Adding some lube to each link and roller of the chain

Brakes – obviously, your brakes are very important pieces of equipment (except maybe for our brakeless fixed-gear riders out there)! Routine maintenance consists of periodically inspecting the pads for embedded abrasives (glass, gravel, etc.) and wear as well as adjusting the cable tension and brake-pad-to-rim alignment. Use a sharp tool, like a dental pick, to remove crap from the brake pads:
Cleaning the crap out of the brake pads
Also, you may want to clean your rims’ brake tracks periodically. This is easy: dip a piece of Scotchbrite-type scrubber sponge in rubbing alcohol and use it to scrub away any brake pad residue or glazing on the rim.

Derailleur adjustment – this isn’t as complicated as it looks or sounds. In fact, it is much harder to describe than to do! Indexed shifting systems work best when cable tension, high and low stop screws and pulley angle are all spot-on. For a great tutorial on the ins and outs of adjusting your shifting system, the best place to go is Park Tool’s online repair database.

For those commuters with Shimano’s Nexus internal hubs, nothing could be simpler to adjust! It’s easy: shift into 4th gear (applicable for 4, 7 and 8 speed Nexus hubs). With the rear cover removed, look for two red dots (yellow on the 8 speed hub). They should line up perfectly with each other. If they are misaligned, turn the shifter-side cable adjuster clock- or counter-clockwise until those dots line up. The below picture shows what the two alignment points look like when they’re lined up (highlighted by the yellow arrows):Nexus hub with alignment points highlighted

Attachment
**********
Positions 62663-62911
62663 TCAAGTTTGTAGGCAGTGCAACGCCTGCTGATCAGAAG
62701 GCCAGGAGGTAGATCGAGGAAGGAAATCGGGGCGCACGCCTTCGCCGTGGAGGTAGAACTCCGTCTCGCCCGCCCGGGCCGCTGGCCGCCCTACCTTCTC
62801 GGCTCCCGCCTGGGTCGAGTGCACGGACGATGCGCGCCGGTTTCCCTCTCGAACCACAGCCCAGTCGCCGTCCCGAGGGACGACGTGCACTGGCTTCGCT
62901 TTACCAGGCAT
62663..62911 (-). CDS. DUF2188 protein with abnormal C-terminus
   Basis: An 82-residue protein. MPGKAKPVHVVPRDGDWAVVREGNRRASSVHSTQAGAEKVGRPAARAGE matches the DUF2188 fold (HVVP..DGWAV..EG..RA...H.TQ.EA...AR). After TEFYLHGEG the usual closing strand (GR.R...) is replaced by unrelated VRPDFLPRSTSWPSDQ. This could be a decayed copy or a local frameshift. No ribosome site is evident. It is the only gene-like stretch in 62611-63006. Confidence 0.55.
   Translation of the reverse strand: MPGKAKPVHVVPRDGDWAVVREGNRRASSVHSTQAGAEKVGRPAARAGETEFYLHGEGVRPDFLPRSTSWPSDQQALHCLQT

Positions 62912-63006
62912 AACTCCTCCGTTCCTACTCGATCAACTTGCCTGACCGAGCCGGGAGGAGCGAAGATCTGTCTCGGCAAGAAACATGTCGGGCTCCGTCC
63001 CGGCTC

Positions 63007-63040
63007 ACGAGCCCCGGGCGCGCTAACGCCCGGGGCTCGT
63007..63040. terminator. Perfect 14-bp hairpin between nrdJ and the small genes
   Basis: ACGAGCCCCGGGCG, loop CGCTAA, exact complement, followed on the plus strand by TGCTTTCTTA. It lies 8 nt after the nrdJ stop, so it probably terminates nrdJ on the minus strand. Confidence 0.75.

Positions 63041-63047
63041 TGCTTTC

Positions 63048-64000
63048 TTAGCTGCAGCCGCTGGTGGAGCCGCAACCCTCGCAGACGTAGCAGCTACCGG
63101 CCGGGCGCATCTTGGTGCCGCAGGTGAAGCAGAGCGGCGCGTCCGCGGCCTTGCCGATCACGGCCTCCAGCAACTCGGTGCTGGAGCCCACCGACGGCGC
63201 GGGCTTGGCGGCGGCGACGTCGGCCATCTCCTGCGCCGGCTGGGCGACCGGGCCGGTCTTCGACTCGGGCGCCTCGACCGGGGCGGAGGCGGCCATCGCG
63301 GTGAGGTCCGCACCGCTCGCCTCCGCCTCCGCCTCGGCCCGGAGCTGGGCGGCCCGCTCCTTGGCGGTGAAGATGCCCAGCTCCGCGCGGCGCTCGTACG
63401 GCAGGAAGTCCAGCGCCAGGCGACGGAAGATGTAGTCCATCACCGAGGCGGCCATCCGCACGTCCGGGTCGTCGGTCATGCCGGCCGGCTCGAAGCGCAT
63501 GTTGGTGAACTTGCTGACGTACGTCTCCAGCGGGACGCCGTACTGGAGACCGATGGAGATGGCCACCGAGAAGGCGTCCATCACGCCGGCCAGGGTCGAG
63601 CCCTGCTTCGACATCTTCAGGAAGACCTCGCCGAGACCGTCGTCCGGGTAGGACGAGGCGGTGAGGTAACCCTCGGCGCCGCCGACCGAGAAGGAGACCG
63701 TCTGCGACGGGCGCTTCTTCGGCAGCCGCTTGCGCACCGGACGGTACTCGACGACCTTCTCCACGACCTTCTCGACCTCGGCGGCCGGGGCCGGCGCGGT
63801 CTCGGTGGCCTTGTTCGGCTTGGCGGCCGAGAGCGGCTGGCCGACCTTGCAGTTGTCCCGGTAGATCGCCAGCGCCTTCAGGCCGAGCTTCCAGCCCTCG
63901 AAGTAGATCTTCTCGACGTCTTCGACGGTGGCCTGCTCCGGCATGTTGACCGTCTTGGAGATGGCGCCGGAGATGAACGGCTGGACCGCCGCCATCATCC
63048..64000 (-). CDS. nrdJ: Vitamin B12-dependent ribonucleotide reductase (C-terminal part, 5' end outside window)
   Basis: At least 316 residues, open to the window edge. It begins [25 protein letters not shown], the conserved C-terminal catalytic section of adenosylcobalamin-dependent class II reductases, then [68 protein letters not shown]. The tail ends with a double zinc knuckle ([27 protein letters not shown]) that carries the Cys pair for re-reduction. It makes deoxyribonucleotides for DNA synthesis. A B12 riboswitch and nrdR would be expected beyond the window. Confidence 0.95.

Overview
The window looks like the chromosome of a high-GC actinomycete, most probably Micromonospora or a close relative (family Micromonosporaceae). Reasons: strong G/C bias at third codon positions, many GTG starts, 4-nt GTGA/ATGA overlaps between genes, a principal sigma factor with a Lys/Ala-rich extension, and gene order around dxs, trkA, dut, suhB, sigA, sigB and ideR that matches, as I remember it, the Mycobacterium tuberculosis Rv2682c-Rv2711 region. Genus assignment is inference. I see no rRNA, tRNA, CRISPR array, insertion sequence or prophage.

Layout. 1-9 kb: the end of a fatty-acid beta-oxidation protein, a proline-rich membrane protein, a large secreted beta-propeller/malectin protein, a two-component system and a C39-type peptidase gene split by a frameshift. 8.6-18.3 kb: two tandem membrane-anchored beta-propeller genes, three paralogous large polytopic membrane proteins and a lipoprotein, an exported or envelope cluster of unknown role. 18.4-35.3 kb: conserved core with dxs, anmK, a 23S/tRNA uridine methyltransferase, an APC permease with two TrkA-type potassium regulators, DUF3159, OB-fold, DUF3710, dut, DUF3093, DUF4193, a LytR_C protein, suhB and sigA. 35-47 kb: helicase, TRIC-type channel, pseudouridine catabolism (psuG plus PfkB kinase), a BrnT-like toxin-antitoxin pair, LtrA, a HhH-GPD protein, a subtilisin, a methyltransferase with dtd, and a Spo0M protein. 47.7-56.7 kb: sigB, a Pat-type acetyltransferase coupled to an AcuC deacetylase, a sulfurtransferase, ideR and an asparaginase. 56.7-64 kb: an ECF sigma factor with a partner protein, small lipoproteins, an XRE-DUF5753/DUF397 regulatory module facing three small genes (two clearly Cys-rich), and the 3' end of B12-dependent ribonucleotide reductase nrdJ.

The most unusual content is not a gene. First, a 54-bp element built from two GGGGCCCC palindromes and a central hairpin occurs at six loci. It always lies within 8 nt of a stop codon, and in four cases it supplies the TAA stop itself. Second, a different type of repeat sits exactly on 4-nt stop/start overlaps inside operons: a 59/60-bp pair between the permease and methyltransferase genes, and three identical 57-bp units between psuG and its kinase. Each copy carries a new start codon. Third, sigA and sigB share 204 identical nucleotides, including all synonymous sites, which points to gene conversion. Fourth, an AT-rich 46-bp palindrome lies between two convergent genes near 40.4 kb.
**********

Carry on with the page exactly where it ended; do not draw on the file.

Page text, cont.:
Replace the cover and you’re done! Otherwise, maintenance of these hubs is a non-issue – many people suggest “riding it until it is broken? and then replacing it. For those adventurous souls out there who itch to rebuild the guts of these hubs, a great resource is Sheldon Brown’s online Nexus hub service manual.

Bolts and other threaded fittings – resist the temptation to periodically tighten every bolt and nut on your bike. This is asking for trouble – broken-off heads, stripped threads, crushed components!

Do, however, ensure that when you install new components or build up your bike initially that you grease all threads liberally. This prevents stripping and also allows the bolts to reach their proper tightening torque. You should also pull out your seatpost and quill stem (if you have one of those) a couple times a year and smear a bit of grease on it before replacing it…nothing sucks worse than having to hacksaw and drill out a frozen seatpost or stem!

Also, consider replacing hardware with stainless steel bolts and nuts. Seeing as how rust is the enemy of bicycles, replacing crucial hardware with the “good stuff? makes a lot of sense. A great source for metric stainless steel hardware is Bolt Depot (free goodies with every purchase, too!).

Finally, for our fixed gear friends, chain alignment (chainline) and chain tension are of the utmost importance, especially if you’re running brakeless. The best tutorial for both is, again, Sheldon Brown’s website (chainline and chain tension).
Proper chain tension

So, come up with a schedule for these routine tasks – your bike will thank you, your boss will thank you for showing up on time and you will have a few less things to worry about on your daily commute.